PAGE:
Letter from Albania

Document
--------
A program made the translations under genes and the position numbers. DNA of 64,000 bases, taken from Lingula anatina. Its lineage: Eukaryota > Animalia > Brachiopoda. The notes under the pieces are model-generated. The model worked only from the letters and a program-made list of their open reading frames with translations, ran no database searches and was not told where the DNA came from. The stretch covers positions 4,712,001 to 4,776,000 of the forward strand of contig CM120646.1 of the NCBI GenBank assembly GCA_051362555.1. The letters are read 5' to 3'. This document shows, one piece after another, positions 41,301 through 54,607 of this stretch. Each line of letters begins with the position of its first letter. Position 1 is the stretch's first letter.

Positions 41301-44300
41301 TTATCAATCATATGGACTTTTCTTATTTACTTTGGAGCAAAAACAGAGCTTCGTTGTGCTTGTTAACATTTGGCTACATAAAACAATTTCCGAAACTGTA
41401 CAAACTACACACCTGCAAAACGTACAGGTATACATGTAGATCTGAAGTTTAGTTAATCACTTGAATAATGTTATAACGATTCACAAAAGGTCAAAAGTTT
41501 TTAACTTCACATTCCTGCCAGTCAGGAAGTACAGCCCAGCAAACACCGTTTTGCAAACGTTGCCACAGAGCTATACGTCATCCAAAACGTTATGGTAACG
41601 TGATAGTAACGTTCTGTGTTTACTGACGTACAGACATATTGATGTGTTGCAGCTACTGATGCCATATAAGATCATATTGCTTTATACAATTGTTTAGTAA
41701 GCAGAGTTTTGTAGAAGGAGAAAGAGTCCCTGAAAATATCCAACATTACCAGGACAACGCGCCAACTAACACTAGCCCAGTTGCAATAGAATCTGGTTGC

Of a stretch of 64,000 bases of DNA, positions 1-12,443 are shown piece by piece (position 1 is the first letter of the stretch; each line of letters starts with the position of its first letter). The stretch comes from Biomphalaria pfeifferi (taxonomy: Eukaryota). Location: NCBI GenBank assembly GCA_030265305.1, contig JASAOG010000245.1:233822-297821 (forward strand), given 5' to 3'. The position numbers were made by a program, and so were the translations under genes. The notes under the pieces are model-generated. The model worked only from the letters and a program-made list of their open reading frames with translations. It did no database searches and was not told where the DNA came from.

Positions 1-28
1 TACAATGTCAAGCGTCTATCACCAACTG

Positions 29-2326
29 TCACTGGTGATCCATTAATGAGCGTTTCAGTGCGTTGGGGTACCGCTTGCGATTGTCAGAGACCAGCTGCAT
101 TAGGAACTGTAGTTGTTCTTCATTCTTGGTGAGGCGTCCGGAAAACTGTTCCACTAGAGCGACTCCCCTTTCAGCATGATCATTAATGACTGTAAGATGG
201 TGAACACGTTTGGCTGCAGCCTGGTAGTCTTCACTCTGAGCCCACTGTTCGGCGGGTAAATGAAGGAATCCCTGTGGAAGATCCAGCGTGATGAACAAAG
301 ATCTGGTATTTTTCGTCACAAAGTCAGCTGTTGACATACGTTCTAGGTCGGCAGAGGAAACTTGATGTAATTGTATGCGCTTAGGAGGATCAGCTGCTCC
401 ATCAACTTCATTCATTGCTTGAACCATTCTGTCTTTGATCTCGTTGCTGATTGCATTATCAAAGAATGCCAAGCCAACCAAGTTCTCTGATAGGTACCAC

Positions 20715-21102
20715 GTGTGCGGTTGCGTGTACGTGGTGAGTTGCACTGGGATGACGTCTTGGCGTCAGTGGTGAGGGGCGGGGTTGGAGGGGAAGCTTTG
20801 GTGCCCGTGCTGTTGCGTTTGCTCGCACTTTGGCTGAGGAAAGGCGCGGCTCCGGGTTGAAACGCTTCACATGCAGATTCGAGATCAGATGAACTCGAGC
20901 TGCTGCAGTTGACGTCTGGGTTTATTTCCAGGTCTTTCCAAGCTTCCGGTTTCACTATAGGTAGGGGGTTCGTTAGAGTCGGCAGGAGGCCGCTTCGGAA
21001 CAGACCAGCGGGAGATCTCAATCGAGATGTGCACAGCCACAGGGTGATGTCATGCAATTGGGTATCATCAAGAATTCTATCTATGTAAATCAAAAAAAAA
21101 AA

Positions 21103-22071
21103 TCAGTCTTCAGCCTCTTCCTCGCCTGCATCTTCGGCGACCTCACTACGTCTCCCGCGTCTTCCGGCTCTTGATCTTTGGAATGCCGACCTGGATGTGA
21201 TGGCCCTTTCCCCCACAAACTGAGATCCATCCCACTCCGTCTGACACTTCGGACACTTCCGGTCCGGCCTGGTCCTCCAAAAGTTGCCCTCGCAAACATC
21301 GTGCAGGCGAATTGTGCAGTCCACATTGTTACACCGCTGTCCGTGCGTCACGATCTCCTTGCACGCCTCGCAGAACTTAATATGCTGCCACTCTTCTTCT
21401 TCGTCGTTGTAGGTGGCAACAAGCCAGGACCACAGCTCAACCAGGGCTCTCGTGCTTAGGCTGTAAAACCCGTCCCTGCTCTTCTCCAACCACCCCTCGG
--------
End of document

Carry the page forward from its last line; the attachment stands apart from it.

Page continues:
Nestling in the highlands in the far south of Albania, very near the Adriatic and Ionian seas and less than 10 kilometers from the island of Corfu, Butrinti (the ancient Greek name is Bouthroto) became one of the major maritime and commercial centers of the 4th century BC. Nowadays, there is an International Festival of Theater, already in its sixth year, in Butrinti. Headed by a highly acclaimed Albanian actor-director, Alfred Bualoti, and at a time when competing fundamentalist creeds – radical Islam, evangelical Christianity – seem to be struggling for dominance, this festival had quite an impressive program: Shakespeare from Sofia, Sophocles («Antigone») from Bitola in FYROM, Goldoni from Bucharest, plus «How Mussolini was Defeated by Me» from the National Theater of Tirana, and «Ouzeri Tsitsanis, Pavlou Mela 22» from the National Theater of Northern Greece. Plays were performed in a well-preserved antique amphitheater of the 3rd century BC, which in its glory days would have held an audience of 1,500, next to a temple dedicated to the Greek god of medicine, Asclepius. It is a really impressive place. Yet the splendid vegetation and the proximity of Lake Butrinti prove to be prolific breeding grounds for mosquitos. Rumors insist that the dreaded Asian tiger black-and-white mosquito, Stegomyis albopicta, has found the right place to be endemic. Fortunately we were warned in time by the Greek consul-general in Gjirokaster (Argirokastro in Greek), Yiannis Tziovas, and brought along lots of insect repellents. (More on Argirokastro soon. The novel «Chronicle of the City of Stone» has been my favorite Ismail Kadare story. When it appeared in English, John Updike called it «thoroughly enchanting» in The New Yorker). This July they’ve got theater festival fever in Saranda; Ayii Saranda for the ethnic Greeks who live here and used to be the majority of the population. The postwar communist governments have moved Albanians into such Greek majority areas in the southern regions of the country and moved Greeks out, thus dispersing the Greek community. That is about when the enmity between our two countries started. To understand Greek-Albanian relations you would have to understand the Balkans in the 20th century, and that is something that our educational, political, and media establishments are not about to help us do. As elsewhere in the Balkans, religion is a key to self-identification in Albania. The Ottomans brought Islam here. It was adopted by approximately 70 per cent of the population, the remainder being divided between Orthodoxy, around 20 per cent, and Catholicism, some 10 percent. However, in Albania there is less of a division between the religions than between the two main dialect groups, the Ghegs of the North and the Tosks of the south,» explains Alfred Bualoti, who comes from the south and does not seem to fancy the adjective «Balkan.» He tries to be nice to us Greeks. «Greece is in essence more a Mediterranean rather than a Balkan country,» he argues. They loved us in Butrinti! I mean, they loved Giorgos Skambardonis’s play «Ouzeri Tsitsanis» set in 1943 during the German occupation, with a live orchestra rendering famous rebetika songs composed by the great folk song composer, Vassilis Tsitsanis. Even for the young audience, to whom theater might seem boring, the 120 Greek minutes sounded like a celebration. After failing to build socialism «With a pickaxe in one hand, and a rifle in the other» as the Hoxza regime slogan propagandized, Albanians have discovered the pleasures of owning cars (mainly older Mercedes Benzes), wearing beards and running private businesses. Already dozens of new hotels are being thrown up in nearby Saranda – «Too many people are laundering their money that way,» insists a local lawyer -, a popular resort for Albanians. Already there are fears that uncontrolled development could irreparably damage one of the world’s most spectacular rocky landscapes. Fortunately, the archaeological treasure trove has been declared a world heritage site. No new buildings are allowed here. There are already many day-trippers from Corfu. There are several ferries and a flying dolphin from Corfu to Saranda. I heard of a ferry that twice a week goes on to Himara, the main small town on the Albanian Riviera. Only beware: Should you reach Saranda or Himara and get a taxi be sure to haggle! Most drivers speak better Greek than English though. Could Albania be the next tourist paradise of sun, sea mountains, lakes and archeological sites? Hardly in the next 5-10 years, although for now, at least, hotel prices are about half those in Greece. I was there only days after last week’s elections, where about 2.8 million Albanians could choose from 22 political parties and coalitions running for the 140-seat parliament. Since the fall of communism in 1991, elections in this country, where corruption has been more the rule than the exception in political life, have been plagued by irregularities, hard-fought protests and claims of fraud. Although European observers also said some days ago that the polls had been marred by several irregularities, this time around things seemed better. The reason is that these elections are seen as a crucial test of the country’s ambition to join the European Union. Optimistic diplomats see an eventual membership, possibly within 10 years.

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